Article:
property management cpd

The Future of Property Forecasting

  • Unit(s) of assessment: Architecture, Built Environment and Planning
  • School: School of Architecture, Design and the Built Environment


Real estate professionals have long been involved in developing implicit forecasts of market values. Until the 1980's this was largely based on intuition, since the 1990's market collapse, there has been greater emphasis on quantitative methods and formal modelling techniques.

The rise of quantification has led to some convergence in views, forecasters tend to use similar models, the same datasets and a standard set of statistical procedures. This means, of course, that most forecasts will be subject to similar sources of systematic bias. The failings of this approach and its pervasiveness within the industry have been the source of considerable critical comment in the recent past.

Addressing the Challenge

Most property forecasts are generated by combining econometric predictions with a more subjective market overlay process. There are a large number of ways that errors might enter the forecasting processes used in real estate such as:

  • the data used are inaccurate
  • the limited variables included do not cover all of the key drivers of the market
  • the statistical methods used to estimate relationships are not sufficiently sophisticated to deal with the complexity of the market
  • the assumptions made about future trends in key real estate and economic drivers are erroneous.

The purpose of this report is to explore current forecasting practice and to consider how forecasts might be improved. We have sought to achieve this aim through:

  • a review of current practice
  • an investigation of the performance potential of ‘standard’ (based on current practice) and advanced econometric models
  • an investigation of the potential use of ‘alternative’ (non-econometric) behaviourally oriented techniques including methods such as scenario planning and neural networks that draw on attitudinal and other survey data as key inputs.

Making a Difference

Finally, we use these two elements of the project to reflect on how forecasting practice might be strengthened.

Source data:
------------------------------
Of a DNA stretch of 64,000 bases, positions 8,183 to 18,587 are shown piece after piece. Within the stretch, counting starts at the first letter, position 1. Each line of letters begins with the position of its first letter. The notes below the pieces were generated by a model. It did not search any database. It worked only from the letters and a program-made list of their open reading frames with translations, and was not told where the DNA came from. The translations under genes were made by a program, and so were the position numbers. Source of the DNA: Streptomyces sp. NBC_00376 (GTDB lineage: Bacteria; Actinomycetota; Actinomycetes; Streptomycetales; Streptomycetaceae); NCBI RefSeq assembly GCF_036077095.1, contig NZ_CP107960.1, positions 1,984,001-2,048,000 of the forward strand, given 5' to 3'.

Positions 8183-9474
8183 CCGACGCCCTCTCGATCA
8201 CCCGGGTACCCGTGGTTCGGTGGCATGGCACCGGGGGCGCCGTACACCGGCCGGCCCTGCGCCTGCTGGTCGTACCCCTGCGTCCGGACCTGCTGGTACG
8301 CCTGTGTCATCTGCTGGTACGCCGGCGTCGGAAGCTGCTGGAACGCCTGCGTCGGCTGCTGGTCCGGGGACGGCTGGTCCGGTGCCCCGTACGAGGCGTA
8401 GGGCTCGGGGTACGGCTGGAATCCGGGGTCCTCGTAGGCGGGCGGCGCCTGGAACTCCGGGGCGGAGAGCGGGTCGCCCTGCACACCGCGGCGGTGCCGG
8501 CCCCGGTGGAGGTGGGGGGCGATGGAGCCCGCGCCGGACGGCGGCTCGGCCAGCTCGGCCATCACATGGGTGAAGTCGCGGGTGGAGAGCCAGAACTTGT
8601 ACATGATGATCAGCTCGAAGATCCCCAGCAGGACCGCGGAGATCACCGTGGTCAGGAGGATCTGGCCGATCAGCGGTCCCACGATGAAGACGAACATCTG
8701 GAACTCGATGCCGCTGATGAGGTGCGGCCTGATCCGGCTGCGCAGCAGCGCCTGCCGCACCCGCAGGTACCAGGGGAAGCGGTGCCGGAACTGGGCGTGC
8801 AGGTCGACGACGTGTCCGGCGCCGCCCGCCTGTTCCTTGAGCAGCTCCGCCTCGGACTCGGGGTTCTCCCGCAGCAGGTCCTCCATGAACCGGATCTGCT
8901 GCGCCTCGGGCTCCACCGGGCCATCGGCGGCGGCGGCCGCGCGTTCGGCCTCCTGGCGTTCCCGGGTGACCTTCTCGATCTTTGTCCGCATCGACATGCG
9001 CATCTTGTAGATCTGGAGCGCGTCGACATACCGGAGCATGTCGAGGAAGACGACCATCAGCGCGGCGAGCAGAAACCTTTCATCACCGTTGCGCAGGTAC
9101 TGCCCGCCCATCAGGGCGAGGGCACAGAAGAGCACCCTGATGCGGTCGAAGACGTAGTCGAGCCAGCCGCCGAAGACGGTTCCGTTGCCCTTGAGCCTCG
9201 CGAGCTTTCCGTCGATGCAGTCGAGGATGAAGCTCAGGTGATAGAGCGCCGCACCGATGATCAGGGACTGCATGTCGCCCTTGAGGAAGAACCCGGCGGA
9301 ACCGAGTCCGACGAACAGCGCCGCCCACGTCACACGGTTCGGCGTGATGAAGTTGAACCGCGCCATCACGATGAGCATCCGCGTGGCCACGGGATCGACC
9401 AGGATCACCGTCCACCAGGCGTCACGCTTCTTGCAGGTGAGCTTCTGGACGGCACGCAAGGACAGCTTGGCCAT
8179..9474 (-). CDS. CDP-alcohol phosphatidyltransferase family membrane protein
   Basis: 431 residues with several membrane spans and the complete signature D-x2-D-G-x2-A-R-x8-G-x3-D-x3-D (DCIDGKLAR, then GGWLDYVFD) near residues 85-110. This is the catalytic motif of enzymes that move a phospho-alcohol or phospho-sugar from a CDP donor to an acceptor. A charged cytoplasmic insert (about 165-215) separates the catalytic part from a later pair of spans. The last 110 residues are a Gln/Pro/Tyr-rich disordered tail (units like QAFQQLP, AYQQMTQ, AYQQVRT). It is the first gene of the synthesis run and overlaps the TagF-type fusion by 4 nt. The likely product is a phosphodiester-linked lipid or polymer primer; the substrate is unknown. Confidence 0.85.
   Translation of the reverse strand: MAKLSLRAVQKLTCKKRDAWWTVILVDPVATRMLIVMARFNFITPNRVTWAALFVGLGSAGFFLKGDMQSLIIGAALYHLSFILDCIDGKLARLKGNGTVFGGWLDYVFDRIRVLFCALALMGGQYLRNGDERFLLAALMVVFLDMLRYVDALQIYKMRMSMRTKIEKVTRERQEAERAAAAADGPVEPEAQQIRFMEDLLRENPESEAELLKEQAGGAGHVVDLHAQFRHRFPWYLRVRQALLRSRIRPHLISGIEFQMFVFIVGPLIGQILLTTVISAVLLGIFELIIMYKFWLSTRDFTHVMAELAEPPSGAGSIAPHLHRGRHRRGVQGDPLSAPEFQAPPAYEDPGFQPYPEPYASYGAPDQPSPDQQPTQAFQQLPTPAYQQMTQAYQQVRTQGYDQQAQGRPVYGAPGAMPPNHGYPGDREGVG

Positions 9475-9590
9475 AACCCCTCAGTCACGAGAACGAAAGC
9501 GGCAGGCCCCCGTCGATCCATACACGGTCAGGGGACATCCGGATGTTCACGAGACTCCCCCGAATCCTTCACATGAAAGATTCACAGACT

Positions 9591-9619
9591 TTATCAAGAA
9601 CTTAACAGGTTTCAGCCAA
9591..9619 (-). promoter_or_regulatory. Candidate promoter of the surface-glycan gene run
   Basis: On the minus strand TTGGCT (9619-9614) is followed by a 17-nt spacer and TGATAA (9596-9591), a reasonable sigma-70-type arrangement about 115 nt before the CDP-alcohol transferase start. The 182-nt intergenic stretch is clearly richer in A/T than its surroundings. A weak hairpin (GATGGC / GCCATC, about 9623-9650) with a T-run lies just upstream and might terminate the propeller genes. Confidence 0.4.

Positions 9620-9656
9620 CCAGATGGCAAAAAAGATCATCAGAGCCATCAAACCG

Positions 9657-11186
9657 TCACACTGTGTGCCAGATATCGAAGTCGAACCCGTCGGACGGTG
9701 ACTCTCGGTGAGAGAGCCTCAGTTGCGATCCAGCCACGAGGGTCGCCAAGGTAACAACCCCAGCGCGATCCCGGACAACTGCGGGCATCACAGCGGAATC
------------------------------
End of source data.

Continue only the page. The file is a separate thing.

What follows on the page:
We showcased two different types of econometric models: autoregressive integrated moving average (ARIMA) and Error Correction Mechanism (ECM) approaches. These have been used to demonstrate the sensitivity of forecasts to changes in model structure, methods of estimation, data used and variables measured. We have also undertaken a more qualitative, judgement-based experiment (Scenario Forecasting Exercise) that invited forecasters to estimate future outcomes under different circumstances.

The scenario exercise served to illustrate the way in which a market overlay process introduces differences in views about macroeconomic and market-specific prospects, including investment flows. The exercise highlighted the potential variation in the scale of overlay and demonstrated the difficulties associated with trying to avoid further distortions being introduced by the ways in which individual views enter the process.

The analysis shows, perhaps unsurprisingly given the similarities in inputs and model structures, that most of the variation in forecasts is derived from differences in the overlay process.

We produced a range of forecasts for the next three years, derived using a variety of techniques based upon both econometric techniques and the scenario exercise. From this we suggest some potential improvements that could be adopted in order to increase forecast accuracy. These include considering econometric methods that can better identify structural breaks and on the qualitative side, an appreciation of the different drivers of market overlay processes and provide a more systematic basis to capture the influence of this aspect of this process. Our scenario exercise provided an exemplar of how this might be achieved.


Department of Town and Regional Planning, University of Sheffield.

Funded By: The Investment Property Forum (IPF)

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